3. 3. www.mmaglobal.comMobile Marketing Association Version 3.2 © 2007 Mobile Marketing Association, 1670 Broadway, Suite 850, Denver, CO 80202 1.0 Overview The Mobile Marketing Association’s (MMA) Consumer Best Practices (CBP) Guidelines provides a guide to implementing shortcode programs, Interactive Voice Response (IVR) and off-deck WAP sites in the United States market. Fundamen- tally, the guidelines document is a compilation of accepted industry practices, wireless carrier policies, and regulatory guidance that have been agreed upon by representative mem- bers of all parts of the off-deck ecosystem. While the MMA CBP committee strives to implement policies that encourage the growth of the off-net industry, the primary focus is on consumer protection and privacy, as industry growth without consumer satisfaction is not sustainable. All parties involved in active programs, in the United States, should be familiar and compliant with Consumer Best Practices Guidelines and their practical implementation. 2.0 General Conduct At a minimum, programs (including short code, IVR and WAP sites) should be run in a manner that is congruous with the letter and spirit of the MMA Code of Conduct for Mobile Marketing. The Code of Conduct is located at: http://www.mmaglobal.com/codeofconduct.pdf At all times,programs must be in accordance with applicable fed- eral and state laws, rules and regulations. 2.1 Unsolicited Messages Wireless subscribers have a right to privacy. Content providers must obtain approval from subscribers before sending them commercial SMS or MMS messages and other content. Subscriber approvals pertain only to the specific program the consumer has subscribed to and should not be used to promote other programs, products, or services, or to oth- erwise send information of any kind that is unrelated to that specific program unless the subscriber has opted in to receive this information. When keywords (such as YES or STOP) are referenced in this document, use of other languages is optional depending on the target demographic for the program. 2.2 Program Approvals Shortcodes are approved and provisioned based on the spe- cific program that was presented to the aggregator and car- rier. If the content provider wishes to run new, modified, or additional programs on the shortcode, they should submit the additional program for approval to the aggregator/ carrier. • • • • For example, here are some changes and additions that should be submitted for carrier approval (for a comprehen- sive list, please refer to specific carrier policies): Pricing modification Addition or modification of sweepstakes to the pro- gram Opt-in/opt-out logic change (not including keywords) Deviations from Consumer Best Practices Material change in content Finally,here are modifications that should trigger a notification to the carrier via the aggregator within five business days: Content provider care contact information Brand name changes Early termination of program FTEU programs require carrier approval, as specified in the program approvals section of this document. The information submitted to the carrier for program approval should include the estimated frequency with which end users will receive FTEU messages. A formal restriction should not be placed on the num- ber of messages which may be sent as part of an indi- vidual FTEU program. However, carrier approval may be given on a case-by-case basis for programs where the estimated number and frequency of FTEU messages is appropriate for the application and approved by carrier. Note that many potential FTEU applications will in- volve event-triggered alert messages, the frequency of which cannot precisely be predetermined. 3.0 Advertising and Promotion When promoting programs,content providers should ensure that their advertising in all forms is clear and conspicuous regarding all terms and conditions associated with offer and adheres to all state and federal regulations.This applies to all forms of market- ing including affiliate marketing (as defined below). Terms & Conditions All advertising and promotional material clearly indi- cates whether the service is a subscription. All material terms and conditions of the program are clearly communicated with the offer. If T&Cs materially change the offer then they must be highlighted and presented at front of offer. Prechecked terms and conditions are not permissible. Consumer must indicate their acknowledgment ofT&Cs by manual selection of the terms and conditions. Service availability, on a carrier-by-carrier basis, should also be fully disclosed. All advertising, promotional material and program Help messages clearly display the opt-out information. Program advertising or its placement should not be decep- • - - - - - • - - - • - - - • - - - - - • • Page Consumer Best Practices Guidelines of 18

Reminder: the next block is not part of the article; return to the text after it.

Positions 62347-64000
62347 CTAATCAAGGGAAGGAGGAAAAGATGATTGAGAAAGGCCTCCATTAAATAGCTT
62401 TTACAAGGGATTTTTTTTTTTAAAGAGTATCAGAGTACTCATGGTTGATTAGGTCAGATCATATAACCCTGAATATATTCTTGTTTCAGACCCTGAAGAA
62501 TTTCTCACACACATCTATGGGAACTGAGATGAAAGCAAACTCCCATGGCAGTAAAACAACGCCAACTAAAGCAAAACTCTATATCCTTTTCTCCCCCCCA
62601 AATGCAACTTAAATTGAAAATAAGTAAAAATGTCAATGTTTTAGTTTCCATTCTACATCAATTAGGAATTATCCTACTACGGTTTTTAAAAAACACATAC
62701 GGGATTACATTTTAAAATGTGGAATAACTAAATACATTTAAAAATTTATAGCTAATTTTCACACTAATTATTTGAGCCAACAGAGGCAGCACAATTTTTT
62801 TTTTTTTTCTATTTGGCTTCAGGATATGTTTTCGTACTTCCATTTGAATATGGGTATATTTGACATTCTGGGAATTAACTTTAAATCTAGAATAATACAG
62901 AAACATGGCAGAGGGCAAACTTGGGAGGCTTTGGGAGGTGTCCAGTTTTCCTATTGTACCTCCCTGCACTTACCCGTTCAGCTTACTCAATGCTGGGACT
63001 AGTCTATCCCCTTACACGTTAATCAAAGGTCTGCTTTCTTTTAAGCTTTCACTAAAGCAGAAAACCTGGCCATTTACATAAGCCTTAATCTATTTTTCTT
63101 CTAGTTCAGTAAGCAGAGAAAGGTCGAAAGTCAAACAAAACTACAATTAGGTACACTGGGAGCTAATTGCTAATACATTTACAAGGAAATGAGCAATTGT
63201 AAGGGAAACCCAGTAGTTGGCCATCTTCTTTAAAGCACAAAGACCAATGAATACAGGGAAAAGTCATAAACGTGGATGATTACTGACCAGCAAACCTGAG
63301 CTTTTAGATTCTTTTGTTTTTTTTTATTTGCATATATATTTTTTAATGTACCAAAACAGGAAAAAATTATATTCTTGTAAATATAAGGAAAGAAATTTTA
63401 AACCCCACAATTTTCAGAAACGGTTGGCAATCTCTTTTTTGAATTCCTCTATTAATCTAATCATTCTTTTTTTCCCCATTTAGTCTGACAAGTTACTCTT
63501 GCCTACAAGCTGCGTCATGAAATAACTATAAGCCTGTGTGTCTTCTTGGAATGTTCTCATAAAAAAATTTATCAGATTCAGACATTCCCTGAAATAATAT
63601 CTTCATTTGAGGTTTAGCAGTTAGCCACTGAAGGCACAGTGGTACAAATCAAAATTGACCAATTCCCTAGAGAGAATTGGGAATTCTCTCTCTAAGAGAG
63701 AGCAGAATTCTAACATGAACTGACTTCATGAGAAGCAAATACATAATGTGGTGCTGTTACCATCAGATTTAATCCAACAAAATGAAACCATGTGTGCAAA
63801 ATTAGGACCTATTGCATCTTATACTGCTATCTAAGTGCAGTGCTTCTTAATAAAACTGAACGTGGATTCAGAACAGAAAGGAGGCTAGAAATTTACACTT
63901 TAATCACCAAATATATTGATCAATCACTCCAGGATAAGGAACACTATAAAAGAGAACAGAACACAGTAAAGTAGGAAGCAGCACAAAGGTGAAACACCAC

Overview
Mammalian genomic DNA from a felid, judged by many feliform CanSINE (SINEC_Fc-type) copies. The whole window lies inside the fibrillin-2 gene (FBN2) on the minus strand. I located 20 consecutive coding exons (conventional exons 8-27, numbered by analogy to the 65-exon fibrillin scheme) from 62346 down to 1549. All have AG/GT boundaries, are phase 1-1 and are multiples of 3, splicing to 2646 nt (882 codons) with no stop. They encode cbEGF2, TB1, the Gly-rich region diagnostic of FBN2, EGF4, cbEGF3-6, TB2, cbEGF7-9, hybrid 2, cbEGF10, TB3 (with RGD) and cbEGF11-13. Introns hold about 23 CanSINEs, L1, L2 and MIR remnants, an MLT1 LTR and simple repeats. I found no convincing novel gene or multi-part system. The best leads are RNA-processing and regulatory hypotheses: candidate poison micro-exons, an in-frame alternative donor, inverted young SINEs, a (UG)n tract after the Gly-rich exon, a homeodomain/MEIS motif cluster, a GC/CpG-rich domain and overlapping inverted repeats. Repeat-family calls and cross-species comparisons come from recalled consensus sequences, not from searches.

4. 4. www.mmaglobal.comMobile Marketing Association Version 3.2 Page Consumer Best Practices Guidelines of 18 © 2007 Mobile Marketing Association, 1670 Broadway, Suite 850, Denver, CO 80202 tive about the functionality, features, or content of the un- derlying program. If the subscriber will incur a charge, the subscriber must be provided with notice of such charge,including,as applicable, whether the charge will be billed on the subscriber’s wireless phone bill or deducted from their prepaid balance. At a minimum, the following must be disclosed in all ad- vertising: Program pricing information is clearly and conspicu- ously indicated. Subscription term and billing interval is specified/dis- closed to customer. Notice that the charge will be billed on the customer’s wire- less phone bill or deducted from their prepaid balance. Where applicable, the term “other charges may apply” should be included in program promotion. Reference to website where complete TCs can be accessed, where applicable. If the content provider of- fers multiple services, separateTC’s per service should be provided instead of generic TC’s that cover all of- fered services. Substitutes for programs not available on some carri- ers must be clearly and conspicuously indicated to the subscriber prior to their enrollment in the substitute program. These terms apply toWAP sites IF the subscriber is charged for accessing the WAP site home (or landing) page. Other- wise, all advice of charges must be clearly and conspicu- ously presented within the site, as shown in the example below. Affiliate Marketing is a process whereby a Content Pro- vider provides financial consideration to one or more per- sons or entities in exchange for their agreement to offer Content Providers’ products and/or services to users. To ensure that products and services offered via Affiliate Marketing are described clearly and accurately, Content Providers engaging in Affiliate Marketing agree that: Marketing via the email channel shall comply with the CAN-SPAM Act of 2003 (Controlling the Assault of Non-Solicited Pornography Marketing Act) and any and all implementing regulations promulgated by the Federal Trade Commission and the Federal Communi- cations Commission, and; All Jump Pages and Landing Pages, (including but not limited to pages that provide a mechanism for users to make a purchase of Content Providers’products and ser- • • - - - - - - • • - - vices) must be controlled and monitored by the appli- cable Content Provider for compliance to applicable law and MMA Guidelines. Content providers should withhold financial consideration for non-compliance. Use of ‘Free’ and ‘Bonus’Terminology The FTC defines the use of ‘free’ in its ‘FTC Guide Concerning Use of the Word “Free” and Similar Rep- resentations.The FTC defines ‘Free’ as: (Excerpt) The public understands that, except in the case of introductory offers in connection with the sale of a product or service (See paragraph (f) of this section), an offer of ``Free’’ merchandise or service is based upon a regular price for the merchandise or service which must be purchased by consumers in order to avail themselves of that which is represented to be ``Free’’. In other words, when the purchaser is told that an article is ``Free’’ to him if another article is purchased, the word ``Free’’indicates that he is paying noth- ing for that article and no more than the regular price for the other.Thus, a purchaser has a right to believe that the merchant will not directly and immediately recover, in whole or in part, the cost of the free merchandise or service by marking up the price of the article which must be purchased, by the substitution of inferior merchandise or service, or otherwise. The program is not promoted as “free” when premium fees are associated with the program that the subscriber will pay with a reasonable level of participation in the program. If there are obligations associated with the term ‘free’, the full commercial offer should be disclosed in the same manner at point of offer as the ‘free’ promotion. The entire offer must be presented in same place (i.e. banner ad, top of ad, etc) ‘Bonus’ or ‘Complementary’ are acceptable alternative terms to the word ‘free’. For FTEU programs, the advertised Terms and Condi- tions: May disclose that standard carrier messaging charges do not apply to messages received as part of the ser- vice (where relevant,listing on a carrier-by-carrier basis whether this applies). Should include guidance on the frequency with which the subscriber may expect to receive messages for the duration of the program. Note that for many applica- tions this cannot be precisely predetermined by the content provider.In this case,the guidance should relate to the expected message frequency under normal cir- cumstances. • - › - - - • - -